It’s not about Dirk Nowitzki’s conditioning. It’s not about Tyson Chandler leaving.
This season, the Mavericks are about — and will go as far as — Lamar Odom. It might seem like a weird thing to say for a guy who’s started four games, plays 21 minutes per game and just missed 10 days.
Odom scored 15 points last night in a loss to Phoenix on 6-of-10 shooting. He was aggressive in looking for his shot, getting baseline drives and step-back threes. Playing like he was a Laker, basically.
And that’s the whole problem. Odom wants to be back at Staples Center as a full-time resident, not a visitor.
The trade that nearly was to New Orleans for Chris Paul left Odom talking about being “shocked,” “surprised” and in “disbelief” back in December. When he was finally dealt to Dallas, the rhetoric from Odom’s camp wasn’t much sunnier from a Dallas perspective. The trade talk likely won’t stop there. There’s a good chance Odom has outplayed his welcome in DFW, already, and will be shipped out before the March 15 trade deadline.
He hasn’t been shy about letting it be known his feelings are hurt, but that’s carried over to a dramatic decrease in his game. Why Mavericks fans should care, is that they no longer have the front-court stopper in Chandler to solidify the inside. Odom, more content on the wing than the paint, was never going to fill that spot but there was hope his versatility could mitigate it.
Odom used to be so valued because he was so skilled at so many things, from rebounds (nearly cut in half to 4.5 boards per game now) to threes (39 percent this year to 57 last year). Make no question, the Mavs need him to get back to that point; finding a successful niche will build his confidence but not put Dallas, just two games from falling into eighth place, over the hump in the West. But it has to start somewhere because he’s too good to be this bad.
It’s important to say that Odom, the once Sixth Man of the Year, is worse in basically every category this year compared to last season (and for his career). Here’s where it matters, though — and how the Mavs could benefit should he decide to pick it up.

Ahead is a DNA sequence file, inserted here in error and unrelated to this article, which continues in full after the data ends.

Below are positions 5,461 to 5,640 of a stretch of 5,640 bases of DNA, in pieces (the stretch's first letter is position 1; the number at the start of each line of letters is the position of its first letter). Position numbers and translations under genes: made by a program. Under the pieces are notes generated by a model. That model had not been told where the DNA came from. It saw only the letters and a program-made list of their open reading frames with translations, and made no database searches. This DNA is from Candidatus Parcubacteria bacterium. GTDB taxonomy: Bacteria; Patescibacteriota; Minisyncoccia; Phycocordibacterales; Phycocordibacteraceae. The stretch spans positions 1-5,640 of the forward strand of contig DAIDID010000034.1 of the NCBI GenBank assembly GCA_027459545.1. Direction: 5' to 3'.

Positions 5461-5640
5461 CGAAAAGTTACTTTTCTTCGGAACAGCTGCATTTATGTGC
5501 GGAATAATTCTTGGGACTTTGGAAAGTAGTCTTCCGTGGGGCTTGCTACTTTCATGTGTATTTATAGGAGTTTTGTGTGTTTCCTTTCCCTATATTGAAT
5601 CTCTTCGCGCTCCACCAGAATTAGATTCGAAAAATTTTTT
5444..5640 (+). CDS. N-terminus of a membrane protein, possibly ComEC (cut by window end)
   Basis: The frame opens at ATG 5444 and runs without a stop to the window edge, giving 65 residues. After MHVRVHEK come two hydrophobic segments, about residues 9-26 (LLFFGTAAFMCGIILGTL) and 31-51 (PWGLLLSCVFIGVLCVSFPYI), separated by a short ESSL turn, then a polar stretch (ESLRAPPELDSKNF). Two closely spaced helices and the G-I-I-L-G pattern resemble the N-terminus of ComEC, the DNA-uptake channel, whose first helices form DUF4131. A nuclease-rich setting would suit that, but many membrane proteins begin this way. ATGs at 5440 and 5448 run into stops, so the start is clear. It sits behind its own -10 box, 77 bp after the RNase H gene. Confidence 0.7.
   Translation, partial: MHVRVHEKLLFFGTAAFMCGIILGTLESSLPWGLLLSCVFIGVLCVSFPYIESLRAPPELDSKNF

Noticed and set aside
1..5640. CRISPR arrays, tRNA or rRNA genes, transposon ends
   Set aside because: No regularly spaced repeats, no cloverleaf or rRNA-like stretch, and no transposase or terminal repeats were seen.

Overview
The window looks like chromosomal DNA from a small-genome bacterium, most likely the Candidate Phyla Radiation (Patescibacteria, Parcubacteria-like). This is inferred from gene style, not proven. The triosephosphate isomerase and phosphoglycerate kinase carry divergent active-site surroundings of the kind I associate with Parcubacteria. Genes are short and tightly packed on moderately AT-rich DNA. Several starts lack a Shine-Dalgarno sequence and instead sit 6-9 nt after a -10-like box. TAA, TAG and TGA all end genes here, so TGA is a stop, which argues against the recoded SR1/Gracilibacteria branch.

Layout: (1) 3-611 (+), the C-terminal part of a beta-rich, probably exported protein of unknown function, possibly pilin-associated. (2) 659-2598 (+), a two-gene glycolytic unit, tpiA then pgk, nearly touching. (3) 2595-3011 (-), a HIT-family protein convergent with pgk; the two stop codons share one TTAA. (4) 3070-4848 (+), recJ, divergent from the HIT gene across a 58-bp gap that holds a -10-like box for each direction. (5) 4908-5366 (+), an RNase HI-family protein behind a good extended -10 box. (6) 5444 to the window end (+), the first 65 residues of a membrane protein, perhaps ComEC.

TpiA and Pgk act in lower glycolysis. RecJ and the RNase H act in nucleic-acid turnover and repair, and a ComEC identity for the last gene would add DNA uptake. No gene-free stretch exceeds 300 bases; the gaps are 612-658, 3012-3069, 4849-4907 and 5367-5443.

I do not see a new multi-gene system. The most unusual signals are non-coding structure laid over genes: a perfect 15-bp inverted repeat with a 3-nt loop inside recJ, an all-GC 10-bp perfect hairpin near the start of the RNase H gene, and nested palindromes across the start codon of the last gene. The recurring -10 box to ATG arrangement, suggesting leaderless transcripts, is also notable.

Odom was the third-most clutch shooter last season in the game’s final five minutes when the lead or deficit was five points or less. Key to that was his ability to drive past a smaller three and pull up for a short jumper before hitting the frontline.
According to hoopdata.com, in the 3-to-9 feet range in his career, he’d never shot worse than 42 percent — now he’s at an atrocious 22 percent. He’s shooting a career-worst 36 percent overall, but that mid-range game is where he used to hurt opponents the most, and where he’s now killing himself by his own hand.
It’s not that the Mavs haven’t given him a chance to prove himself, because his usage per 100 possessions is the highest in his career. He’s just doing less with the ball than ever because he’s lazier than ever. Doubt it? Mark Cuban brought that issue to the fore recently by yelling at Odom from the sideline, which got national attention that had to be clarified by Odom on Twitter. Sending him to the Mavs’ D-League affiliate was in the works but he never played there, wisely. That would have crushed what little confidence he had.
All that adds up to a 10.5 Player Efficiency Rating. Let’s put that in context: He’s never been below 16 in his career and the league average is 13.6 this season.
Thursday was a nice night for Odom in Phoenix. Tonight he gets another shot in Sacramento. The biggest question is, when does he turn around his heart?
Would you trade Odom if you were Dallas?
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